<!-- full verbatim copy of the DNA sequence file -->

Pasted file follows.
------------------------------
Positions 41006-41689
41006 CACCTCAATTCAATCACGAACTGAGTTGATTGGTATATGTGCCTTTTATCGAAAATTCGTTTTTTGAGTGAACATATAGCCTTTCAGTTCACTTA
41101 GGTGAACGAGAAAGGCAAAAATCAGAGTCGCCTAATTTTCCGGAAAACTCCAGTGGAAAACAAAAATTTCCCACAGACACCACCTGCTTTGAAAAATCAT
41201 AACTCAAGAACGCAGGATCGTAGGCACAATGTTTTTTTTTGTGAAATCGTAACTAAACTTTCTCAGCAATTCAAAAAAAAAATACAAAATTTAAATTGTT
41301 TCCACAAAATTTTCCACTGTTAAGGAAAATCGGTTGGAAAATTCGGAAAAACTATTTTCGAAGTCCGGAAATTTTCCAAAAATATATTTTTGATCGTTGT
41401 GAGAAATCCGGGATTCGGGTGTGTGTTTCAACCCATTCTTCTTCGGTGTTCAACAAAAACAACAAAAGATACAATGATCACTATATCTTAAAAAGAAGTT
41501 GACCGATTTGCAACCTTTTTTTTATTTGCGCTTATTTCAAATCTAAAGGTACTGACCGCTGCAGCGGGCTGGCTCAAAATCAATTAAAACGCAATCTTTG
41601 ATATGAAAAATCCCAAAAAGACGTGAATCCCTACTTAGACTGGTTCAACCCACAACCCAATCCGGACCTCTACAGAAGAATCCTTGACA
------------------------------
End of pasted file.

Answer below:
Positions 41006-41689
41006 CACCTCAATTCAATCACGAACTGAGTTGATTGGTATATGTGCCTTTTATCGAAAATTCGTTTTTTGAGTGAACATATAGCCTTTCAGTTCACTTA
41101 GGTGAACGAGAAAGGCAAAAATCAGAGTCGCCTAATTTTCCGGAAAACTCCAGTGGAAAACAAAAATTTCCCACAGACACCACCTGCTTTGAAAAATCAT
41201 AACTCAAGAACGCAGGATCGTAGGCACAATGTTTTTTTTTGTGAAATCGTAACTAAACTTTCTCAGCAATTCAAAAAAAAAATACAAAATTTAAATTGTT
41301 TCCACAAAATTTTCCACTGTTAAGGAAAATCGGTTGGAAAATTCGGAAAAACTATTTTCGAAGTCCGGAAATTTTCCAAAAATATATTTTTGATCGTTGT
41401 GAGAAATCCGGGATTCGGGTGTGTGTTTCAACCCATTCTTCTTCGGTGTTCAACAAAAACAACAAAAGATACAATGATCACTATATCTTAAAAAGAAGTT
41501 GACCGATTTGCAACCTTTTTTTTATTTGCGCTTATTTCAAATCTAAAGGTACTGACCGCTGCAGCGGGCTGGCTCAAAATCAATTAAAACGCAATCTTTG
41601 ATATGAAAAATCCCAAAAAGACGTGAATCCCTACTTAGACTGGTTCAACCCACAACCCAATCCGGACCTCTACAGAAGAATCCTTGACA